As a child, Baran wasn’t allowed to play sports himself. However, growing up only a few blocks away from Vedder Stadium, the community atmosphere was intoxicating. The smell of hot dogs; the emphatic cheers on a touchdown run; the names of neighborhood kids proclaimed over the loudspeaker – Baran knew he wanted to be a part of that experience and he vowed to himself that one day he would play college football. After a successful senior year, Baran was fortunate enough to make that dream a reality.
Now, he hopes that students, by being able to experience the Lumberjack tradition in a whole new way, will be inspired to push themselves and get involved with the programs that have made NTHS so special to its community.
“If we can impact even one or two or three kids a year to participate in a sport, to participate in the band or to go out for a play or something like that, than we have more than accomplished what our goals have been. It’s really, ultimately, just about these kids,” Baran said.
Fortunately for the generations that will get to experience the upgraded Walls of Fame, Baran’s fellow volunteers have shared his same level of enthusiasm for the project.
“This is a really positive project and people, especially these kids, need something positive these days,” said volunteer Chet Wiech, a 1973 alumni and former football teammate of Baran. Speaking about what the project has meant to him, Wiech said he was particularly proud of the group’s concerted effort to bring NT girl’s sports more into focus.
“My gosh, what the girls have been able to accomplish … it’s been amazing. Three state volleyball championships, softball championships – we wanted to make sure these girls got the recognition they deserve because they’ve had some incredible accomplishments,” Wiech said.
As he discussed his involvement with the group, from soliciting donations to helping with research, Wiech was almost giddy as he shared some of the unique findings the group uncovered that will be available on the touchscreen. Family members of NT alum and Brooklyn Dodgers Hall of Famer Stan Rojeck brought in photos of him alongside teammate Jackie Robinson and another with performer Bing Crosby. Elsewhere, the group uncovered a Converse commercial with basketball legend Dr. J and North Tonawanda basketball great Varick Cutler.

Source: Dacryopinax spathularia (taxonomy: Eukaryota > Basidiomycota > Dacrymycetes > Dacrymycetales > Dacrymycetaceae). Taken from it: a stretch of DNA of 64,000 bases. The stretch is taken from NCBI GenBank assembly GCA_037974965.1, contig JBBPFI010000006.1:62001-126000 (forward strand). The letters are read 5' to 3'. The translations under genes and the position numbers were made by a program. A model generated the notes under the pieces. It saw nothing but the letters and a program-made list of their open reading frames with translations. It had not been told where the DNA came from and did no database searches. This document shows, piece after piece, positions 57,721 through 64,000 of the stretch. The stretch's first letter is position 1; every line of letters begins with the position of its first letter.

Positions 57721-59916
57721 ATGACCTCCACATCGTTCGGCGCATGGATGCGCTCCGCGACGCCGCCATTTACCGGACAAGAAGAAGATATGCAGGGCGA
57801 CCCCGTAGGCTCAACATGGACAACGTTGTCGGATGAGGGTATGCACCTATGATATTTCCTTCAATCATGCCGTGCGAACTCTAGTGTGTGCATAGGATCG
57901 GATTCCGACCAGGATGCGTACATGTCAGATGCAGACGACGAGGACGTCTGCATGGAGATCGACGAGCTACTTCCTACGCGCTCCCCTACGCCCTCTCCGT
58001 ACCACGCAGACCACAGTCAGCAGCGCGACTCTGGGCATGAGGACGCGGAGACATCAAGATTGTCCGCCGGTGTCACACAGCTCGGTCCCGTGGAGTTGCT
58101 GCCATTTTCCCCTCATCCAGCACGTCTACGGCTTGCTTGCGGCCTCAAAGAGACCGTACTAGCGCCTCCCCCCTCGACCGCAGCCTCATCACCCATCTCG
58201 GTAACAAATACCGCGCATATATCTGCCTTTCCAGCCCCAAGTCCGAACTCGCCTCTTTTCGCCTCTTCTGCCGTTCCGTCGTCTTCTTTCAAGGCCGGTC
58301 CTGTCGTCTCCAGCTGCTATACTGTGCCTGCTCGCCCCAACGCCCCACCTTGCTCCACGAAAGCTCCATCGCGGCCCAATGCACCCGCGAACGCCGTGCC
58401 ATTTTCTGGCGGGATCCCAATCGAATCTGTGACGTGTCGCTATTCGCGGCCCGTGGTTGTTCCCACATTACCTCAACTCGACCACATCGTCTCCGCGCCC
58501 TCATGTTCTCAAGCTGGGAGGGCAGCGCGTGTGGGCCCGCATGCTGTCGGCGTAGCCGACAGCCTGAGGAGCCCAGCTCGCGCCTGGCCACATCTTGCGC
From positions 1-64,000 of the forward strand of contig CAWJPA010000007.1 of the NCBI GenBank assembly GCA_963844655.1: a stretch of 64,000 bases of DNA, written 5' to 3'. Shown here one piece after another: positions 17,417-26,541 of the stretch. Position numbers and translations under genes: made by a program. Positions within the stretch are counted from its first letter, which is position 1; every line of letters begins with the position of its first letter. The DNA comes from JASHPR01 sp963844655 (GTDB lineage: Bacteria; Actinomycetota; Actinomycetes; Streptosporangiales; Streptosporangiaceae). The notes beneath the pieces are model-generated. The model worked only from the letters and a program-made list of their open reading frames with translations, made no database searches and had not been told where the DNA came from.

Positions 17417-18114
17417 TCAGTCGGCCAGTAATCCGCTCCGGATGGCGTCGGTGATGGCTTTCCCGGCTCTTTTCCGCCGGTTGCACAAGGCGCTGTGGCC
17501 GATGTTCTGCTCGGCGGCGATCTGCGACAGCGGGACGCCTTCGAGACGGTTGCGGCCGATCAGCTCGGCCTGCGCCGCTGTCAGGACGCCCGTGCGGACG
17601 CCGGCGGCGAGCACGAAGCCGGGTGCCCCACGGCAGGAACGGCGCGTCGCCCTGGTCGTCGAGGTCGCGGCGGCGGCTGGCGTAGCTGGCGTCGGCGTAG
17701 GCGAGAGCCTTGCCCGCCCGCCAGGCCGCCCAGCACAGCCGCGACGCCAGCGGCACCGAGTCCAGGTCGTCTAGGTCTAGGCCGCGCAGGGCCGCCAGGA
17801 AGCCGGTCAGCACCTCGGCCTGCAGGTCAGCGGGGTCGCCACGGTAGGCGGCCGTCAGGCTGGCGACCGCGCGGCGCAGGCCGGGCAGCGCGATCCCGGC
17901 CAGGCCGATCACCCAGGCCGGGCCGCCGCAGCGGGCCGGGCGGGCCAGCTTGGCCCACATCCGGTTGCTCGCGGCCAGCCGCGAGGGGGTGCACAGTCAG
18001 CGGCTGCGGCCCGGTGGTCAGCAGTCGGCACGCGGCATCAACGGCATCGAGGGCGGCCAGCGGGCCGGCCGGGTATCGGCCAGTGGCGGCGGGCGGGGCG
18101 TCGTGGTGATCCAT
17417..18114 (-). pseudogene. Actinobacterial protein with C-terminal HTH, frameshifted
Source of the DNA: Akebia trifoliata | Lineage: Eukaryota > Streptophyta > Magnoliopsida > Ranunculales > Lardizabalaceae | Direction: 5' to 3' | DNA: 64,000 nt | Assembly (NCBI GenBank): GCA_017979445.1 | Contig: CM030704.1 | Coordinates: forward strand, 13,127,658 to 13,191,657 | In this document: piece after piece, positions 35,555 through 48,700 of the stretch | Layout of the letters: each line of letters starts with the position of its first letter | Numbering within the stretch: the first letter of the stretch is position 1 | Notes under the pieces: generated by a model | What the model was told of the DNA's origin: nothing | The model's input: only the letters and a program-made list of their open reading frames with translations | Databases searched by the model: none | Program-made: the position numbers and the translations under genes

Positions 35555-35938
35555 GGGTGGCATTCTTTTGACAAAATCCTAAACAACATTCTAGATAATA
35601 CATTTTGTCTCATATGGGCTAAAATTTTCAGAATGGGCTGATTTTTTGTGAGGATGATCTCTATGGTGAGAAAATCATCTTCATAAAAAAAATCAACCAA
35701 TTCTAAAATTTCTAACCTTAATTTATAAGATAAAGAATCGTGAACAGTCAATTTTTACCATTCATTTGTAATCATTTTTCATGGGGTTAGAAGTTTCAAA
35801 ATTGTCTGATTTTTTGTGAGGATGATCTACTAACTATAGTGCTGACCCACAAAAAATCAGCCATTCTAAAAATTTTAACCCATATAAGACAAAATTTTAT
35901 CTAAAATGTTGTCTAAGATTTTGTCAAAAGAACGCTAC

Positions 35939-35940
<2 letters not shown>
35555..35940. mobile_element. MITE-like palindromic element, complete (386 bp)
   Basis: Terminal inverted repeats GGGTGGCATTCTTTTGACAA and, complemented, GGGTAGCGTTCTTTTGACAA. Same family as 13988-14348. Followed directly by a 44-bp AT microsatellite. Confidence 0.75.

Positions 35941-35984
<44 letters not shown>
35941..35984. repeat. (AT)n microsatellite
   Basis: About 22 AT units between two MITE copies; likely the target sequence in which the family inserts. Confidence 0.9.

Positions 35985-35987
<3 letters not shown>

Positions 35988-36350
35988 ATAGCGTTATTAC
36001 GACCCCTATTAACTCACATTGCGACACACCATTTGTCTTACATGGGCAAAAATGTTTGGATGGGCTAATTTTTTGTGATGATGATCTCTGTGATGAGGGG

“I mean, these are pieces of Americana, and these are the things you can see on the touch screen,” Wiech said.
The ultimate importance of the project and what the group hopes to accomplish through its efforts was succinctly stated by fellow volunteer John Gattas. Gattas, who runs the “Everything NT” Facebook page, helped create the group’s promotional videos along with video producer Dan Oshier of Dan Oshier Productions.
“When you see NT, this small little town, and you see these great success stories; your (WGRZ anchor) Maryalice Demlers, your Aaron Mentkowskis … people that have gone on to have great careers and great lives; it could happen to anybody. It can actually happen to you. … So if I could say what I hope the legacy of this Wall of Fame project is, is that students can look at it and know: Don’t let your dreams just be dreams. Make them a reality,” Gattas said.
The group members offered repeated thanks to all who have supported the project thus far through its numerous successful fundraising opportunities. However, as it looks forward to its next phases (which Baran says aren’t completely finalized, but some concepts are viewable via the project’s website) the group will be looking to the community for further support.
Fortunately, a number of local groups and businesses have created other interesting opportunities to raise funds. Jaime’s Ice Cream (1401 Nash Road) offers a special “Lumberjack Sundae” with a portion of the proceeds going to the Wall of Fame Project. Additionally, Oncore Golf (whose president, Keith Blakely, graduated from NTHS in 1974 and was a member of the school gymnastics team) is selling commemorative Avant golf balls emblazoned with the school’s logo.
Additionally, direct donations can be made on the project’s website at www.nthswof.com.
For those hoping to see the new and improved Walls of Fame in person, Superintendent Gregory Woytila said this week that the school will be having “open houses” from 5-7 p.m. on Wednesdays. For more information, follow the NTHS Wall of Fame Project’s Facebook page, www.facebook.com/groups/228066798324821.